OBJECTIVES: The utility of whole genome sequencing (WGS) to inform sexually transmitted infection (STI) patient management is unclear. Timely WGS data might support clinical management of STIs by characterising epidemiological links and antimicrobial resistance profiles. We conducted a systematic review of clinical application of WGS to any human pathogen that may be transposable to gonorrhoea. METHODS: We searched six databases for articles published between 01/01/2010-06/02/2023 that reported on real/near real-time human pathogen WGS to inform clinical intervention. All article types from all settings were included. Findings were analysed using narrative synthesis. RESULTS: We identified 12,179 articles, of which eight reported applications to inform tuberculosis (n = 7) and gonorrhoea (n = 1) clinical patient management. WGS data were successfully used as an adjunct to clinical and epidemiological data to enhance contact-tracing (n = 2), inform antimicrobial therapy (n = 5) and identify cross-contamination (n = 1). WGS identified gonorrhoea transmission chains that were not established via partner notification. Future applications could include insights into pathogen exposure detected within sexual networks for targeted patient management. CONCLUSIONS: While there was some evidence of WGS use to provide individualised tuberculosis and gonorrhoea treatment, the eight identified studies contained few participants. Future research should focus on testing WGS intervention effectiveness and examining ethical considerations of STI WGS use.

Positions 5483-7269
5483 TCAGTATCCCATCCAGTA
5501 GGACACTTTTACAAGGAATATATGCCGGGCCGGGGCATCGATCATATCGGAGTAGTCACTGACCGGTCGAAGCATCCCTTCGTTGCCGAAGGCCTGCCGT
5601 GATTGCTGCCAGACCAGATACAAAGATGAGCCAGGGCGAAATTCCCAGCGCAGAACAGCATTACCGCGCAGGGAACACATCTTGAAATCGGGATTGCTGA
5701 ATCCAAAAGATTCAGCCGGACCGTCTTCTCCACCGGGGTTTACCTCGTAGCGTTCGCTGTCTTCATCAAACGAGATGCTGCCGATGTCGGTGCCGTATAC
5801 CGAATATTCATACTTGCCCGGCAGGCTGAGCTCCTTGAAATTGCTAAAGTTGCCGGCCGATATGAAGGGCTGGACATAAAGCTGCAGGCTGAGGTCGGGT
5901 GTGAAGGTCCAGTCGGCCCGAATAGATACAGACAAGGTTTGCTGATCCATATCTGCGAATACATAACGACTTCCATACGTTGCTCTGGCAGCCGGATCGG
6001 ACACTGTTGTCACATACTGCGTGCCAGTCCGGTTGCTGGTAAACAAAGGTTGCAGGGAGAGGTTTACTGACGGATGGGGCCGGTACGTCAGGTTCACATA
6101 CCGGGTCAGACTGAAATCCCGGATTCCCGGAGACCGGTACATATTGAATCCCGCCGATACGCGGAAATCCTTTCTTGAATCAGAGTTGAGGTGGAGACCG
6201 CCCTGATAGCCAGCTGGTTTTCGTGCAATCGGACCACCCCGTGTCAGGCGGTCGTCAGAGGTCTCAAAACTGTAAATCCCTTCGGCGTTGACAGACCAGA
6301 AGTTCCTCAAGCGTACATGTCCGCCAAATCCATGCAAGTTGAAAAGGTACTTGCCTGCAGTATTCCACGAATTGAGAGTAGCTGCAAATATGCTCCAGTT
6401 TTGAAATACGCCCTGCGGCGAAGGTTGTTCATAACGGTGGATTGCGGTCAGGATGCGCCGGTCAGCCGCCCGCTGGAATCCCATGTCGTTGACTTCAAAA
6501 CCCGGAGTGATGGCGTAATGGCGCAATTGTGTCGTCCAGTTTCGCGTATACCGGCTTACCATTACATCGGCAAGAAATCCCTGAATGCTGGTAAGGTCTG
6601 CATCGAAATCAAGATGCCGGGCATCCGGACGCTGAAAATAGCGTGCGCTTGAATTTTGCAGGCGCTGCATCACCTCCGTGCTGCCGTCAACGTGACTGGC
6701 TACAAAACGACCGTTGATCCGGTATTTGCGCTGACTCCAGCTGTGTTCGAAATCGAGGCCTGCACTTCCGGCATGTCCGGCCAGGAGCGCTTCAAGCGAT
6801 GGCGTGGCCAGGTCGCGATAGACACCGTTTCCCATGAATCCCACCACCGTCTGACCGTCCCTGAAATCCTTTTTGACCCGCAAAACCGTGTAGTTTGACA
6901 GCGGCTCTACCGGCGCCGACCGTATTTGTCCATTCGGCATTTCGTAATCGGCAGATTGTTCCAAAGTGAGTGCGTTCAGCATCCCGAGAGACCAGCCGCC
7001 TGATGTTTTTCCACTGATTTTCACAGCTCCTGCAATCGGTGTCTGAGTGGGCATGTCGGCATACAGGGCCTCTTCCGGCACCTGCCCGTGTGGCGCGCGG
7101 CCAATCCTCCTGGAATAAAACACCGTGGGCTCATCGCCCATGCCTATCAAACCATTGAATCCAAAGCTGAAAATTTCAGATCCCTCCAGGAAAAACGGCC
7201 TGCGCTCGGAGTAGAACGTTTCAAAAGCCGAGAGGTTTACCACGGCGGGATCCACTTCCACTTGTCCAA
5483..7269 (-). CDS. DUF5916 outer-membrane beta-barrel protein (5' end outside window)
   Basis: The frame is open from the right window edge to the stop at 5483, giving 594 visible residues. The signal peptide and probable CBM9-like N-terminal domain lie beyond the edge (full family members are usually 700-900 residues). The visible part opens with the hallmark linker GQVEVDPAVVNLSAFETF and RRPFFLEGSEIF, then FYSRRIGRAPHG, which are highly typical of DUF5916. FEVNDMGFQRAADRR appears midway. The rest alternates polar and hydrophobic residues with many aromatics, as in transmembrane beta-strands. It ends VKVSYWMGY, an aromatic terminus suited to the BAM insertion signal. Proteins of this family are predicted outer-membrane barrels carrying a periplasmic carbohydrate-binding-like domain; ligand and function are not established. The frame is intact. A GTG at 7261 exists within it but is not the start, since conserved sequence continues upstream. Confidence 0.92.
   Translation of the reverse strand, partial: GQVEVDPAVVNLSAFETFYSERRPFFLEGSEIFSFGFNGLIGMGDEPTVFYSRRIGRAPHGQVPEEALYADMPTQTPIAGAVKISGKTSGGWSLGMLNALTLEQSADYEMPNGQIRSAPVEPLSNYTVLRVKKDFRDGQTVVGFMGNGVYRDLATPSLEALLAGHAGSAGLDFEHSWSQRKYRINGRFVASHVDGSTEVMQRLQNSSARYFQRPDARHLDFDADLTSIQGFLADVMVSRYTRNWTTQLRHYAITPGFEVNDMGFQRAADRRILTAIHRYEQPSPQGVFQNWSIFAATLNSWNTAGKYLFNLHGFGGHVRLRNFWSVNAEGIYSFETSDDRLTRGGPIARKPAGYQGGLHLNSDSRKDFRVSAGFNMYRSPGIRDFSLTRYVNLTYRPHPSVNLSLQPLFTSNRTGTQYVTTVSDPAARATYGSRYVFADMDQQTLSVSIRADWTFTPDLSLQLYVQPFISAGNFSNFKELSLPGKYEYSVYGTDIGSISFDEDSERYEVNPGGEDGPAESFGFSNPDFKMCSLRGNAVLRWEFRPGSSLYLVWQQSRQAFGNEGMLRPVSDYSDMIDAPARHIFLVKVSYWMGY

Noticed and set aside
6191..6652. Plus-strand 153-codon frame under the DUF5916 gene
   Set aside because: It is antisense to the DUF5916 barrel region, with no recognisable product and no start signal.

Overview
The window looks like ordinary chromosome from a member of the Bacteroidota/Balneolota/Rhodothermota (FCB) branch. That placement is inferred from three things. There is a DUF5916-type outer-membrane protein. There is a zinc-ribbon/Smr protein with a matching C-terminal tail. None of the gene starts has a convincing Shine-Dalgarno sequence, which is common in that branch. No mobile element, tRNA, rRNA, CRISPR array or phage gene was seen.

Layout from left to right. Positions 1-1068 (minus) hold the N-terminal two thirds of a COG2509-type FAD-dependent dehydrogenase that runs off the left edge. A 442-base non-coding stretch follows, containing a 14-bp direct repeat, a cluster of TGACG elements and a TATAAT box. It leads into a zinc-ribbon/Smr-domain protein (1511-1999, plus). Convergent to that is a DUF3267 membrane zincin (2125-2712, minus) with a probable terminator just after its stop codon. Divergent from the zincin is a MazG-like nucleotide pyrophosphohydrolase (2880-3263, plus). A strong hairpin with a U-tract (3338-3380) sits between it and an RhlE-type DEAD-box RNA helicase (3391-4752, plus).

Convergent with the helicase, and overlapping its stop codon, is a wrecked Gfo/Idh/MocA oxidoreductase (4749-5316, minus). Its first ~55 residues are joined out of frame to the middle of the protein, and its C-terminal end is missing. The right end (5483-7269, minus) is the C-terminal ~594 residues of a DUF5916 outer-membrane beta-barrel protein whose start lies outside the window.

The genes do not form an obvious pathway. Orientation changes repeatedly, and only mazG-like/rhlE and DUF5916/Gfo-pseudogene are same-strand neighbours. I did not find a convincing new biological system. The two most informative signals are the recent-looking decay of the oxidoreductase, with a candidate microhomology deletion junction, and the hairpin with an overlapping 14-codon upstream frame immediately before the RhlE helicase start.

Asunto(s)
Gonorrea , Secuenciación Completa del Genoma , Humanos , Gonorrea/tratamiento farmacológico , Gonorrea/microbiología , Gonorrea/epidemiología , Neisseria gonorrhoeae/genética , Neisseria gonorrhoeae/efectos de los fármacos , Trazado de Contacto , Tuberculosis/tratamiento farmacológico , Tuberculosis/microbiología , Tuberculosis/epidemiología , Genoma Bacteriano , Atención al Paciente
16.
JAMA ; 331(20): 1701-1702, 2024 May 28.
Artículo en Inglés | MEDLINE | ID: mdl-38683579

RESUMEN

This Viewpoint discusses the US Food and Drug Administration's authorization of marketing an at-home testing system for chlamydia and gonorrhea as a good first step in boosting access to screening and treatment and in reducing infection rates.


Asunto(s)
Infecciones por Chlamydia , Gonorrea , Humanos , Gonorrea/diagnóstico , Infecciones por Chlamydia/diagnóstico , Neisseria gonorrhoeae/aislamiento & purificación , Chlamydia trachomatis/aislamiento & purificación , Femenino , Masculino , Autoevaluación